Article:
Chrystal Marshall is taking a break from a weekend workshop given by Master Mantak Chia, who travels around the country teaching the Healing Tao, an offshoot of the ancient oriental philosophy of Taoism.
The Healing Tao, according to its followers, is a fantastic way for people to channel energy through their “Microcosmic Orbit”; an effective way of meditating and concentrating in order to conserve the body’s physical resources and refuel the spiritual ones; and a method of “cleansing the bone marrow, renewing the tendons, and keeping the body from decay.”
Chrystal takes a slug of her orange-mango juice and leans over. “I shouldn’t tell you this,” she says. “But I feel high. This is a tremendous high. The sun is brighter and the birds chirp more. I want perfect health. I feel like the James Brown song, ‘I feel good, da-da-da-da-da-da-da.'”
One of Chrystal’s goals is to stop her menstrual cycle with the help of the Healing Tao. Master Chia’s followers say that menstruation fritters away energy that could be put to better use. “It’s a compelling thought to live and never have another [menstrual period],” she says. “Some women, in trying not to have negative feelings about menstruation, have embraced it so much they don’t want to let go. But it’s OK to let go. You don’t need it if you’re not going to have a baby. Now mine is shorter….Some women report anecdotally that they’ve stopped it completely with meditation.”
Chrystal says concentrated thought about the ovaries–and massage of the labia–circulates energy which eventually stops the menstrual cycle. “It pulls the energy from your ovaries into your Microcosmic Orbit. You end up having more energy for life. More joie de vivre.”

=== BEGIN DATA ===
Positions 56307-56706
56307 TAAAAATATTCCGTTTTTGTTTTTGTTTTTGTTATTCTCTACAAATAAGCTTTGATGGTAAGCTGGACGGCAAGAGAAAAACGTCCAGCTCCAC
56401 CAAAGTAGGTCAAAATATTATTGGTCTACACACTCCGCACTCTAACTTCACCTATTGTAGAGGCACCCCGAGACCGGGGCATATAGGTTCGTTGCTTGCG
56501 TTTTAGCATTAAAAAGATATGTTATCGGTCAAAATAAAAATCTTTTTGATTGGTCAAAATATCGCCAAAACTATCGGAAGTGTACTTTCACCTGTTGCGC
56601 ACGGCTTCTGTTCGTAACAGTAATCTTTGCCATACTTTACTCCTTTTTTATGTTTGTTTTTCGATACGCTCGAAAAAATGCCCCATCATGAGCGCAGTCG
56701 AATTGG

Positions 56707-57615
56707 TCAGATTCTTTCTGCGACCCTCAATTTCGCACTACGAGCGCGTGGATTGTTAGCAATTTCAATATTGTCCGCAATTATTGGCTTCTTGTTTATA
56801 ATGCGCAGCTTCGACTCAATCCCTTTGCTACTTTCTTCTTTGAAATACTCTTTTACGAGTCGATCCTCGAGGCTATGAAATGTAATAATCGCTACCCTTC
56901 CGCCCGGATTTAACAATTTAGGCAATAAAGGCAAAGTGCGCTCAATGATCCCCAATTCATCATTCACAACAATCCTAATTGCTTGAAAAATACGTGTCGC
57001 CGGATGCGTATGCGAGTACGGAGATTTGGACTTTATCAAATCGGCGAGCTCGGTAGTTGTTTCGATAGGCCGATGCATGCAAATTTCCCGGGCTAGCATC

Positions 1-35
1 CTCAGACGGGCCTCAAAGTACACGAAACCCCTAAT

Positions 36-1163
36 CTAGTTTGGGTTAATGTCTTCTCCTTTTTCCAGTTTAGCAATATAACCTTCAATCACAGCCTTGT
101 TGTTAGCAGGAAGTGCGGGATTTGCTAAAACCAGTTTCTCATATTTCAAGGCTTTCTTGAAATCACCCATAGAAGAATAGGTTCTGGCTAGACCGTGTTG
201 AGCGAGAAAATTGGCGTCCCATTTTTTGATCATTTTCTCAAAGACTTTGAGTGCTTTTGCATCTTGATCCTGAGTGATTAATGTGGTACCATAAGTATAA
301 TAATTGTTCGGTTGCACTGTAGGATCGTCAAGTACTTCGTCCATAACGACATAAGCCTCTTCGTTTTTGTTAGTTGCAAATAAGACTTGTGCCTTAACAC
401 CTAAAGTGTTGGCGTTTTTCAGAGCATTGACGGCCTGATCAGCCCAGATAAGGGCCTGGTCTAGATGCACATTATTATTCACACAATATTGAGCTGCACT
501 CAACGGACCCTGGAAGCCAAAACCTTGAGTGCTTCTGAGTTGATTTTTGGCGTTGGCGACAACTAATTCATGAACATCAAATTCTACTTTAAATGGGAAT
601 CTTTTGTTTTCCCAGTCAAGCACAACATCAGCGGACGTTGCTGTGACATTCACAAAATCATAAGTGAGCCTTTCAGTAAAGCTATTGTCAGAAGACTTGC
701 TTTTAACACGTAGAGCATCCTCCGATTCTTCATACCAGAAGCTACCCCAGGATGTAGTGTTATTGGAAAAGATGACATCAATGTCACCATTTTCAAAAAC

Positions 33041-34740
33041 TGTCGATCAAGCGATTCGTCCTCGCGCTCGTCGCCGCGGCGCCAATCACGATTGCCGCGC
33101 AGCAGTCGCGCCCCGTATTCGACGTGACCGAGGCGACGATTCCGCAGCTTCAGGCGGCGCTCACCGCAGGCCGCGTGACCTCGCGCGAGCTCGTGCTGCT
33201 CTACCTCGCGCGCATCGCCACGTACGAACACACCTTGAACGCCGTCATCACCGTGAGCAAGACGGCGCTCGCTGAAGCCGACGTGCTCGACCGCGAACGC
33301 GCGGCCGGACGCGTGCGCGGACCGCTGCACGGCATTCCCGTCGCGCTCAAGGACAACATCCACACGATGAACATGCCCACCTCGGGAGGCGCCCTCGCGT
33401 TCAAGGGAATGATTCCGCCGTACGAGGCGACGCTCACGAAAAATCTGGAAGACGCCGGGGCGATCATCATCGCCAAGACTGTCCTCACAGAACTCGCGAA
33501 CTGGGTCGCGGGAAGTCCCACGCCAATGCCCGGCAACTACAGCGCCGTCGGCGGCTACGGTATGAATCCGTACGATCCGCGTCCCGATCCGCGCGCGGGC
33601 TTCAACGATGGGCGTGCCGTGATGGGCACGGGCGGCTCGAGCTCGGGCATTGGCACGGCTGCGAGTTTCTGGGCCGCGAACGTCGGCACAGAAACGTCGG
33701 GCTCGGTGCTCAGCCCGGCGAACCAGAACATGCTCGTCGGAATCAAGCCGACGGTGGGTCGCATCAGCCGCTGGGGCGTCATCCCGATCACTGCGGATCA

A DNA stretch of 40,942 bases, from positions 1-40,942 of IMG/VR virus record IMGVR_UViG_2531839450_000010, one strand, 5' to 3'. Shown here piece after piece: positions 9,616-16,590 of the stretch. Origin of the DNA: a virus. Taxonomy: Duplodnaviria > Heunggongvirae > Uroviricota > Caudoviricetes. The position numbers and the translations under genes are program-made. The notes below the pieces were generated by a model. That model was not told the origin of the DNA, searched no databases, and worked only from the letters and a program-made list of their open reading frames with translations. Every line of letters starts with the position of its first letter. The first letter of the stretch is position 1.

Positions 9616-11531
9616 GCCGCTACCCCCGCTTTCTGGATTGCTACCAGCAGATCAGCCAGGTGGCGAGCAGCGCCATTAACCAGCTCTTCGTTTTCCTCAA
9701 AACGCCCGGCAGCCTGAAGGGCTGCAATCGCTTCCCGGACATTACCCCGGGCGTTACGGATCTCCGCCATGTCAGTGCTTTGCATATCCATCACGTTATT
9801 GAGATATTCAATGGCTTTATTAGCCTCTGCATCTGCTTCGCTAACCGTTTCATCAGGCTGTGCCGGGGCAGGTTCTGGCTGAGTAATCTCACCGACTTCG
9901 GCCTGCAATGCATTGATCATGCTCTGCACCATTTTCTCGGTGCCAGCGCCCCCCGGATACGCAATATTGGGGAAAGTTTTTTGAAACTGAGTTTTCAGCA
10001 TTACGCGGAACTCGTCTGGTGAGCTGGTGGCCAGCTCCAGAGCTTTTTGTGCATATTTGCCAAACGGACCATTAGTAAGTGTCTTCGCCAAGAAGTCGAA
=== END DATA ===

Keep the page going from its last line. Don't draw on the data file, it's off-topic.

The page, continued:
Chrystal is one of ten children of a schoolteacher and a contractor from Woodlawn. She was raised a Methodist and studied Islam, Buddhism, and Yoruba, but never really practiced anything until the Healing Tao came into her life.
She says many people take up the Healing Tao to improve their sex life–which can be accomplished for women by stopping their menstrual cycles, and for men by stopping ejaculation. “Not orgasm–just ejaculation,” says Chrystal.
Chrystal was about to explain the Healing Tao breast massage, but it’s time for her to rejoin the seminar across the street at the Evanston Holiday Inn. She says Master Chia, who is originally from Thailand, “makes a comfortable living–not millions–but a comfortable living” teaching and writing about the Healing Tao. He has studied lots of esoteric Oriental philosophies in both Thailand and Hong Kong, and for a while he ran a printing and copying business.
About 20 people pull up their chairs and Master Chia begins suddenly. Almost in mid-sentence. He wears a coat and tie and sandals. He speaks softly with a heavy accent and is difficult to understand. He looks like a jolly, young, roundish Chinese restaurateur or dry cleaner.
He draws a big round body on the board, with a navel in the center. The navel, according to Master Chia, is where the principal force is stored. He draws circles and lines around the navel on the board until it looks like a cross between a cobweb and a dart board.